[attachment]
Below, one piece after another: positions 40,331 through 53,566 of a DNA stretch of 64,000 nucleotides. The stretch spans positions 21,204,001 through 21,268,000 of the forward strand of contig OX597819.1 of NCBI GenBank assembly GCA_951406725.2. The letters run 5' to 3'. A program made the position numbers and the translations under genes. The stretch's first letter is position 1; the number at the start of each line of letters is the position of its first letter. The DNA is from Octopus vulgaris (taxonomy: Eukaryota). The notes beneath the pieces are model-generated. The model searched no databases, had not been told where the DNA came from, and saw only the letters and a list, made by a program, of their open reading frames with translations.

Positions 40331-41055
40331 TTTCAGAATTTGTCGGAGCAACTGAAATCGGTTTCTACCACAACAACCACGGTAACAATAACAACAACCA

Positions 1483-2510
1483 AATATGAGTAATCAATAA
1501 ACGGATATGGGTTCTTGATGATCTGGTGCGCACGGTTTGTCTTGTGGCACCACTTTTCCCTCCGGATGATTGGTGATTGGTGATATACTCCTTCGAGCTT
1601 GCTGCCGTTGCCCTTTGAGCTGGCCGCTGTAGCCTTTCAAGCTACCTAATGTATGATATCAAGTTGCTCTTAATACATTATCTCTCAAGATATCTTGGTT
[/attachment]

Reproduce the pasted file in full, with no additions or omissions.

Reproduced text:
Below, one piece after another: positions 40,331 through 53,566 of a DNA stretch of 64,000 nucleotides. The stretch spans positions 21,204,001 through 21,268,000 of the forward strand of contig OX597819.1 of NCBI GenBank assembly GCA_951406725.2. The letters run 5' to 3'. A program made the position numbers and the translations under genes. The stretch's first letter is position 1; the number at the start of each line of letters is the position of its first letter. The DNA is from Octopus vulgaris (taxonomy: Eukaryota). The notes beneath the pieces are model-generated. The model searched no databases, had not been told where the DNA came from, and saw only the letters and a list, made by a program, of their open reading frames with translations.

Positions 40331-41055
40331 TTTCAGAATTTGTCGGAGCAACTGAAATCGGTTTCTACCACAACAACCACGGTAACAATAACAACAACCA

Positions 1483-2510
1483 AATATGAGTAATCAATAA
1501 ACGGATATGGGTTCTTGATGATCTGGTGCGCACGGTTTGTCTTGTGGCACCACTTTTCCCTCCGGATGATTGGTGATTGGTGATATACTCCTTCGAGCTT
1601 GCTGCCGTTGCCCTTTGAGCTGGCCGCTGTAGCCTTTCAAGCTACCTAATGTATGATATCAAGTTGCTCTTAATACATTATCTCTCAAGATATCTTGGTT